Last week the New York Historical Society opened the first large-scale exhibit of material from the Grateful Dead Archive. The archive will be managed by the University of Santa Cruz with special access to four decades worth of videotapes, recordings, fan letters and even a note from President Obama. What is surprising about the archives and the band itself, is that this classic group of rock icons is being touted as one of the first businesses to take an active role in viral marketing and brand influence building.

Beyond the iconic imagery of the Uncle Sam skull, the dancing bears and the jester, the Grateful Dead are so well known for their viral influence on fans that entire academic careers have been spent studying the band as a sociological phenomenon. In a recent article entitled, Management Secrets of the Grateful Dead, writer Joshua Green outlines how the band's willingness to allow its music to spread via taped concert recordings is similar to that of many of today's startups.

Said band lyricist John Perry Barlow, "What people today are beginning to realize is what became obvious to us back then--the important correlation is the one between familiarity and value, not scarcity and value. Adam Smith taught that the scarcer you make something, the more valuable it becomes...The Internet doesn't behave that way...If I give my song away to 20 people, and they give it to 20 people, pretty soon everybody knows me, and my value as a creator is dramatically enhanced."

The freemium model was implemented with the assumption that merchandise and concert sales would follow. Although the band sought legal action for commercial bootlegging, the group knew that attempting to hold back regular fans from making personal recordings would not only be foolish, but it would be impossible. Instead, an open recording policy for concerts not only pleased Deadheads, but it paved the way for some of the band's best advocates to recruit others. It's estimated that recordings for 2,200 of the 2,350 Grateful Dead concerts exist and many of them are available online. Given the fact that all of these recordings required no overhead from the band, it was a great way to crowdsource distribution and increase influence. The group even went so far as to reserve an on-site spot for tapers in a special section behind the soundboard.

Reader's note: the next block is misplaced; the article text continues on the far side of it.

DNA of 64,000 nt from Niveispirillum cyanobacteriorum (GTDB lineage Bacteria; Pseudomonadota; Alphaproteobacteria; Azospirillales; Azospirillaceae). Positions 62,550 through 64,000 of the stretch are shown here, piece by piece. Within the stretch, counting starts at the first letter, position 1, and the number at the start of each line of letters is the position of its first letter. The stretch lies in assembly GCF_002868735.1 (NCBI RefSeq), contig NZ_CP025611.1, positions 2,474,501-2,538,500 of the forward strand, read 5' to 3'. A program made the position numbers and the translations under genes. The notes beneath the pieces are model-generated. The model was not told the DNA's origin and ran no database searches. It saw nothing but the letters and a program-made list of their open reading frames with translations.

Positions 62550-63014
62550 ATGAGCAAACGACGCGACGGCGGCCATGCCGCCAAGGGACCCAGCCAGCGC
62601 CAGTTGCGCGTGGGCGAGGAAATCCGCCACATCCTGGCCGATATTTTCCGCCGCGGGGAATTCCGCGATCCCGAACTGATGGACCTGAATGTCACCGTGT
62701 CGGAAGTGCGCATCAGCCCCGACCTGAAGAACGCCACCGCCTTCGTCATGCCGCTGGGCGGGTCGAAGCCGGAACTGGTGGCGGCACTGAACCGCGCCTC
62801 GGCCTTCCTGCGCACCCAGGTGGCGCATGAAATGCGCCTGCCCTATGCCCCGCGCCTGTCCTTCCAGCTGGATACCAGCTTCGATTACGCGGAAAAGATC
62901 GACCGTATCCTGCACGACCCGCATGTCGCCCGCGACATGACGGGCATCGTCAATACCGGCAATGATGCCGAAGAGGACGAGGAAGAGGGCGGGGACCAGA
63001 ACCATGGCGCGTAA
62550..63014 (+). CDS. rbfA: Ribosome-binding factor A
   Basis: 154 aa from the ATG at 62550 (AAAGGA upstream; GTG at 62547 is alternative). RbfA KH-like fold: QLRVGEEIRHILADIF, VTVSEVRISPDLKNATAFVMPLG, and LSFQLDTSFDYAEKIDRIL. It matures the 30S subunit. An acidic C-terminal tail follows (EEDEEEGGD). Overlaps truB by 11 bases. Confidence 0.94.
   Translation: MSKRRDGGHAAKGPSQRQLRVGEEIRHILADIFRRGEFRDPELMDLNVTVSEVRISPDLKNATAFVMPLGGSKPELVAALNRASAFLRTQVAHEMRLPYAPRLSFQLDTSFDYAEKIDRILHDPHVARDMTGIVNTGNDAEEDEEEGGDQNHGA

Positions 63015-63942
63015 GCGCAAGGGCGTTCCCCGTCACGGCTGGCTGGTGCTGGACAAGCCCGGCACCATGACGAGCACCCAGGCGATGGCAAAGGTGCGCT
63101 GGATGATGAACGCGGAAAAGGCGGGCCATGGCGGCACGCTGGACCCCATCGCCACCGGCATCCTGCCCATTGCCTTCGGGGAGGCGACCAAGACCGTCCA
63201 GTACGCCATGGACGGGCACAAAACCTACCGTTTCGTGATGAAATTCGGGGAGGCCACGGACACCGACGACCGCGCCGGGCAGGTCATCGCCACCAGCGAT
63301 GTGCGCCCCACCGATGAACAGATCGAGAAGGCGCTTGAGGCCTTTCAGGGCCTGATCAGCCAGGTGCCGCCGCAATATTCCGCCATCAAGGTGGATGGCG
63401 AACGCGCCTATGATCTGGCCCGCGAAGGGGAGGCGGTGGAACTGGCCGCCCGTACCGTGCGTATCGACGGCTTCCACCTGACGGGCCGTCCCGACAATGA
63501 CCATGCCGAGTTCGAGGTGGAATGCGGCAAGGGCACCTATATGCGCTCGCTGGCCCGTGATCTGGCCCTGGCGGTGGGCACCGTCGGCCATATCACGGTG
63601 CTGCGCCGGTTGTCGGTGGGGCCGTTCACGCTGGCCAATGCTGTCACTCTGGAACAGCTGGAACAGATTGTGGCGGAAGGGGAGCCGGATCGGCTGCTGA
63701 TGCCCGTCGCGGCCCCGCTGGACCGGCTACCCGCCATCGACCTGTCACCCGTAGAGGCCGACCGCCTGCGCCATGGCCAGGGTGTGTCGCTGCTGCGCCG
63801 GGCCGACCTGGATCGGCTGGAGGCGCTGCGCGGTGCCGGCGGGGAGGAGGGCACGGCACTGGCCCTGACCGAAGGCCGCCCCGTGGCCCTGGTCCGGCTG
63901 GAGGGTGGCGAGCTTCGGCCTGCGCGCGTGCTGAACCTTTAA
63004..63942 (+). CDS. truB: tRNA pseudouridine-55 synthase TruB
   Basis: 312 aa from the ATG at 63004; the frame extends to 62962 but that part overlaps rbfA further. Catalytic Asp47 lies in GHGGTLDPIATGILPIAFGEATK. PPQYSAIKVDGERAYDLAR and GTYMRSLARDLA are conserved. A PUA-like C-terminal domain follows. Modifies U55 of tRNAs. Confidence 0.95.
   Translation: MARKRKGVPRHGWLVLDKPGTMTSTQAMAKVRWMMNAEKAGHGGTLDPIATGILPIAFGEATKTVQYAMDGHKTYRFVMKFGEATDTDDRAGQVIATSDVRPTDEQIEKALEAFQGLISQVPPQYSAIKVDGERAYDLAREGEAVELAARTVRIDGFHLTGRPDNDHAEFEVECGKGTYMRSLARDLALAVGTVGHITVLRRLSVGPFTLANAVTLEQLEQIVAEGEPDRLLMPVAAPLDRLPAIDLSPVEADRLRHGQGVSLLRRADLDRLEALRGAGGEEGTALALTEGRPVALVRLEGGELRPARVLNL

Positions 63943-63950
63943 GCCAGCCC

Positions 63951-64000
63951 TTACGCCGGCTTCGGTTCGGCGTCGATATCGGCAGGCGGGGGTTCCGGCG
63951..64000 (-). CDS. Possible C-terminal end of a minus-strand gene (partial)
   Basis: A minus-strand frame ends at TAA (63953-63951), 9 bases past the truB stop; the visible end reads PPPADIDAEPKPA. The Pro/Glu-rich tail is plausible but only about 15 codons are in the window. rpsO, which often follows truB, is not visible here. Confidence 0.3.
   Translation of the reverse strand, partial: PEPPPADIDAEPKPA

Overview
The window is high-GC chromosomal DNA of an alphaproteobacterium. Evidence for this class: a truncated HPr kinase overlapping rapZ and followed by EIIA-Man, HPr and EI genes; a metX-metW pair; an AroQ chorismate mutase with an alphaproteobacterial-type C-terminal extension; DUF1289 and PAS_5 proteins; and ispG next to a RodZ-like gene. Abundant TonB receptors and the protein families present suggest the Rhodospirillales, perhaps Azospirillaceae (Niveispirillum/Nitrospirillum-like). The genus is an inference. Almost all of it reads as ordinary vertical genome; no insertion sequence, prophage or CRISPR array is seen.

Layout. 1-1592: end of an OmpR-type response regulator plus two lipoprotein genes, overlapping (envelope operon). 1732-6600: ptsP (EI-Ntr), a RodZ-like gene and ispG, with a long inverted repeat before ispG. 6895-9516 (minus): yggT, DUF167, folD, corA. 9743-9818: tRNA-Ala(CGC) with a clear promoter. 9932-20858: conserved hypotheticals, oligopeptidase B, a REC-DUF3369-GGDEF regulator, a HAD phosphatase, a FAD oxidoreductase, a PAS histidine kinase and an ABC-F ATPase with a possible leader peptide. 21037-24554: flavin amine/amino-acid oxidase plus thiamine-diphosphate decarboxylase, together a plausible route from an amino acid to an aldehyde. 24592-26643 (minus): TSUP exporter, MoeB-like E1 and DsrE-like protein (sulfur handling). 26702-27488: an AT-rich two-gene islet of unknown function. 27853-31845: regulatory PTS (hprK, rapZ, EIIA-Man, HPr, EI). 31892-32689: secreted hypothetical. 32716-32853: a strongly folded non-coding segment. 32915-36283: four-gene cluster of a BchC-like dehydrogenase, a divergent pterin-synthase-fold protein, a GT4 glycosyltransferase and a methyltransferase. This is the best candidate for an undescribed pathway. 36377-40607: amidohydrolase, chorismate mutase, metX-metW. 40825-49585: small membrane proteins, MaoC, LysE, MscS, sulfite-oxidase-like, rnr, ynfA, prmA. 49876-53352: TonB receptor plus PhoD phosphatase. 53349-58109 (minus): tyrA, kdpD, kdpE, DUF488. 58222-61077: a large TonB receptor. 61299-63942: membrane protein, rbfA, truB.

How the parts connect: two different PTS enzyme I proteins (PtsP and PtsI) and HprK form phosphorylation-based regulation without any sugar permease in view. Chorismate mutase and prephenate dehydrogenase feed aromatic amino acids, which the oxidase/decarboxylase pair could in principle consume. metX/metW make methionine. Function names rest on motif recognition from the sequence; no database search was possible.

This reserved space can be likened to a consumer-facing startup community's willingness to offer viral tools such as blogging buttons, bookmarking widgets, Facebook fan pages and Twitter integration. The idea here is that a company reserves a space for free distribution in order to gain mindshare and find a conversion funnel for paying customers. In the startup world, the point of conversion has always been up for debate.

Said investor and entrepreneur Dave McClure, "There is a role for freemium, but unless you missed the TPS report the FREE part is only a loss-leader for the MEE-YUM part -- it's a test-drive before you buy something. If your users are just kicking the tires then you need to kick them to the curb eventually."

That being said, as proven by the Grateful Dead, freemium content and permission to redistribute can trigger a mechanism for broad influence. Because influence generates perceived value, startups may find it easier to overcome barriers for customer acquisition by offering limited teaser content. After all, if the Grateful Dead can overcome wallet friction from more than 40 years of psychedelic drug users, surely a groundbreaking experience can rally loyal (and paying) fans.

Photo Credit: Jim Marshall from the Grateful Dead Archives